Immune profiling of plasma-derived extracellular vesicles identifies Parkinson disease


To develop a diagnostic model based on plasma-derived extracellular vesicle (EV) subpopulations in Parkinson disease (PD) and atypical parkinsonism (AP), we applied an innovative flow cytometric multiplex bead-based platform.


Plasma-derived EVs were isolated from PD, matched healthy controls, multiple system atrophy (MSA), and AP with tauopathies (AP-Tau). The expression levels of 37 EV surface markers were measured by flow cytometry and correlated with clinical scales. A diagnostic model based on EV surface markers expression was built via supervised machine learning algorithms and validated in an external cohort.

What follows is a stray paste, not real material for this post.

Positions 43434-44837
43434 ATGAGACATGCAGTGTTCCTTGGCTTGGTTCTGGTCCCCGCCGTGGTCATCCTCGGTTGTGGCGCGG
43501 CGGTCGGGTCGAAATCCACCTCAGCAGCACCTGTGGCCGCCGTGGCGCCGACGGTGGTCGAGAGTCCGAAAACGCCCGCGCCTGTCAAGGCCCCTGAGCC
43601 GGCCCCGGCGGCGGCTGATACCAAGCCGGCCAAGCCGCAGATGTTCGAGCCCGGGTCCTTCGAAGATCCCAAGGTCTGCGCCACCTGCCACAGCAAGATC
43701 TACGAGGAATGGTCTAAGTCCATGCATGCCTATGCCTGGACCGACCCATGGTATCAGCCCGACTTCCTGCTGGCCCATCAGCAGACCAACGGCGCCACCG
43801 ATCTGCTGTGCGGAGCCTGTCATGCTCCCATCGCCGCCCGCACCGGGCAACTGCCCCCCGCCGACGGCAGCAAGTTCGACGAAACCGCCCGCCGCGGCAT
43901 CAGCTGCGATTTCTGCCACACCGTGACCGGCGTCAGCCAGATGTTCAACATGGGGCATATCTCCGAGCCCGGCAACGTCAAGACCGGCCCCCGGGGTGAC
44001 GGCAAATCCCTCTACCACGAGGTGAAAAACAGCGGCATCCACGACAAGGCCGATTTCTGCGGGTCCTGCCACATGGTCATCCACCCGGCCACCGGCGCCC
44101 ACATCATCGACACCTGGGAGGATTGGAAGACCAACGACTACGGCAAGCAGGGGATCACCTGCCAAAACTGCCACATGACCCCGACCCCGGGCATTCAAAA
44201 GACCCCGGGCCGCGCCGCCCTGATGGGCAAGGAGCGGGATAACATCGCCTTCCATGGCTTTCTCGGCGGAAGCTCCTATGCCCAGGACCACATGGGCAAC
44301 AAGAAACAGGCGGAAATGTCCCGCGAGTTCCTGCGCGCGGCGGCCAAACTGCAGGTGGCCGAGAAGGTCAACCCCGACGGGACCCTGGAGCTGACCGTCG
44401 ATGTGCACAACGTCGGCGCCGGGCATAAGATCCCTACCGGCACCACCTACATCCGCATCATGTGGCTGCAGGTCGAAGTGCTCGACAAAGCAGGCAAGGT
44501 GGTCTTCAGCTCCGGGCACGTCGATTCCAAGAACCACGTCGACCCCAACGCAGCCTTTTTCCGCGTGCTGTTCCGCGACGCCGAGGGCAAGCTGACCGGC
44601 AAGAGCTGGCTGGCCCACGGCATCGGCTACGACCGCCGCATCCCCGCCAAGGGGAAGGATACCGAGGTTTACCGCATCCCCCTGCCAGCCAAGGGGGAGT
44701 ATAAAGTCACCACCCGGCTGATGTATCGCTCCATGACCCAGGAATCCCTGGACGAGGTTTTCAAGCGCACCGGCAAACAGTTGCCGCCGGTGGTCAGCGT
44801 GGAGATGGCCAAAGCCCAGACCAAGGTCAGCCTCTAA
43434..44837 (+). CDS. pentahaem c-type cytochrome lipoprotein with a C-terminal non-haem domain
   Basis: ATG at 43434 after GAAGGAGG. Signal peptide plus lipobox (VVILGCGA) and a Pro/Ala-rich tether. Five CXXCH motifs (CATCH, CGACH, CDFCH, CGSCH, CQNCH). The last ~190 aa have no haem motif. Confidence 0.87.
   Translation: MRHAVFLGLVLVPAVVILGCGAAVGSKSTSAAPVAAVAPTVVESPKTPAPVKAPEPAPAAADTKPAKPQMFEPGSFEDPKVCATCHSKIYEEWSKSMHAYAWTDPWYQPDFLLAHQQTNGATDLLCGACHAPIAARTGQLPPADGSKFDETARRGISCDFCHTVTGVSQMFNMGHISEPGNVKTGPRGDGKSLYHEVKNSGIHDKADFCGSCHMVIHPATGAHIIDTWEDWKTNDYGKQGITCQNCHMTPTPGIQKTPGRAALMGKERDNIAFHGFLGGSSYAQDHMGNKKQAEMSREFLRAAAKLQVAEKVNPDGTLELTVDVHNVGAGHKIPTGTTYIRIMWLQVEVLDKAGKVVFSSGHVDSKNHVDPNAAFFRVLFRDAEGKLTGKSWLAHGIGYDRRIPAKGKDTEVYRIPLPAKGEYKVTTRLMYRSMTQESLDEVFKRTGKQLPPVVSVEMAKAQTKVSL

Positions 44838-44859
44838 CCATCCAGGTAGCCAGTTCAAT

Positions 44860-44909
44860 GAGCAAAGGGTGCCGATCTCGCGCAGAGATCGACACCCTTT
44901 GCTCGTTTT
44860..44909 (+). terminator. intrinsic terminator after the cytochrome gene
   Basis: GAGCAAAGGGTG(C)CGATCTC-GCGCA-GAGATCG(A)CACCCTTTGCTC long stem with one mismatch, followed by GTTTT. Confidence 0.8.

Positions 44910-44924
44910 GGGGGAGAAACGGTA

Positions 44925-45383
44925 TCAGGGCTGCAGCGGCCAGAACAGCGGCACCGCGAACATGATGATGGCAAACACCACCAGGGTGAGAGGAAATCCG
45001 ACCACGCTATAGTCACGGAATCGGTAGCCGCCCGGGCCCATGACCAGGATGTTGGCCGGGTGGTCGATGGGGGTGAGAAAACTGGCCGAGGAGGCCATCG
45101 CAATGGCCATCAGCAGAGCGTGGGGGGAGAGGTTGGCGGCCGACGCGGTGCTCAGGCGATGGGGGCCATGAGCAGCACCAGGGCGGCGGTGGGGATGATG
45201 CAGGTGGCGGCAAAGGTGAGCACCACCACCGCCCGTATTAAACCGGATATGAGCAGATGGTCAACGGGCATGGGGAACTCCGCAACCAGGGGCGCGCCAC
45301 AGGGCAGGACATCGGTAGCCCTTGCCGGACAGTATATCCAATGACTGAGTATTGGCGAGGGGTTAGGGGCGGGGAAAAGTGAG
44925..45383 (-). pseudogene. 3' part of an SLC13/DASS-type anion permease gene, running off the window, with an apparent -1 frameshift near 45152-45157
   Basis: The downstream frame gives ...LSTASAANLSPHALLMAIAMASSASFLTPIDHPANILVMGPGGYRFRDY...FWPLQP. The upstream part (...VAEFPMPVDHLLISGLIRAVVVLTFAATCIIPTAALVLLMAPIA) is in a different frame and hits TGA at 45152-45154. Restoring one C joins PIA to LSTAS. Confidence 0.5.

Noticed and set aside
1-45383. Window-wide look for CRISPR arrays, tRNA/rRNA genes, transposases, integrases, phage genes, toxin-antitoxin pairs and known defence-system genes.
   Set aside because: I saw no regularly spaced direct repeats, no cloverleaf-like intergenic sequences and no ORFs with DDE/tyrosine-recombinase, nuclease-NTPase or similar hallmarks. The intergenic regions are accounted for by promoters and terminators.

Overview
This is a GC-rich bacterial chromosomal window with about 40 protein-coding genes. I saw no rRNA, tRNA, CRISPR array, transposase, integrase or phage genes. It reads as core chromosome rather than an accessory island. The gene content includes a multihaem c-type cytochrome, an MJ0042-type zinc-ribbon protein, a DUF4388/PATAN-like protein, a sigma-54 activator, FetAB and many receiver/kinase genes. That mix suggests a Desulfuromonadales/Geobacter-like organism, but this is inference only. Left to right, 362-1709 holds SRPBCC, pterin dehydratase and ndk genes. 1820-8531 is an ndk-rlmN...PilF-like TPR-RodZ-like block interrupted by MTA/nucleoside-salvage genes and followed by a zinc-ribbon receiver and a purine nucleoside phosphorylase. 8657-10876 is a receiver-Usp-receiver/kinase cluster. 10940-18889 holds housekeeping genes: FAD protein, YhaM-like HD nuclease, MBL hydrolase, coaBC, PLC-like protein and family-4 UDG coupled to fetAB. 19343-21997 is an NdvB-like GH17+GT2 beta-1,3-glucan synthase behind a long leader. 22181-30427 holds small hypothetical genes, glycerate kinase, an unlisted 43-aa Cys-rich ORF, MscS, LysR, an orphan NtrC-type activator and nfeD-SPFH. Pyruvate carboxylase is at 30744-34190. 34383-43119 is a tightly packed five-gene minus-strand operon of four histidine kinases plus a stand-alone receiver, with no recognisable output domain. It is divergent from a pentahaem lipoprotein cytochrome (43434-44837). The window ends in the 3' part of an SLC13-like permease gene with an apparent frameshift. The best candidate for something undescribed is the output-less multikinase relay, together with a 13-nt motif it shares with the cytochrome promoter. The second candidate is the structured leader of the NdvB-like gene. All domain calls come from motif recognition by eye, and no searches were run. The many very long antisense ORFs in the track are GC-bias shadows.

Distinctive pools of EV surface markers related to inflammatory and immune cells stratified patients according to the clinical diagnosis. PD and MSA displayed a greater pool of overexpressed immune markers, suggesting a different immune dysregulation in PD and MSA vs AP-Tau. The receiver operating characteristic curve analysis of a compound EV marker showed optimal diagnostic performance for PD (area under the curve [AUC] 0.908; sensitivity 96.3%, specificity 78.9%) and MSA (AUC 0.974; sensitivity 100%, specificity 94.7%) and good accuracy for AP-Tau (AUC 0.718; sensitivity 77.8%, specificity 89.5%). A diagnostic model based on EV marker expression correctly classified 88.9% of patients with reliable diagnostic performance after internal and external validations.


Immune profiling of plasmatic EVs represents a crucial step toward the identification of biomarkers of disease for PD and AP.

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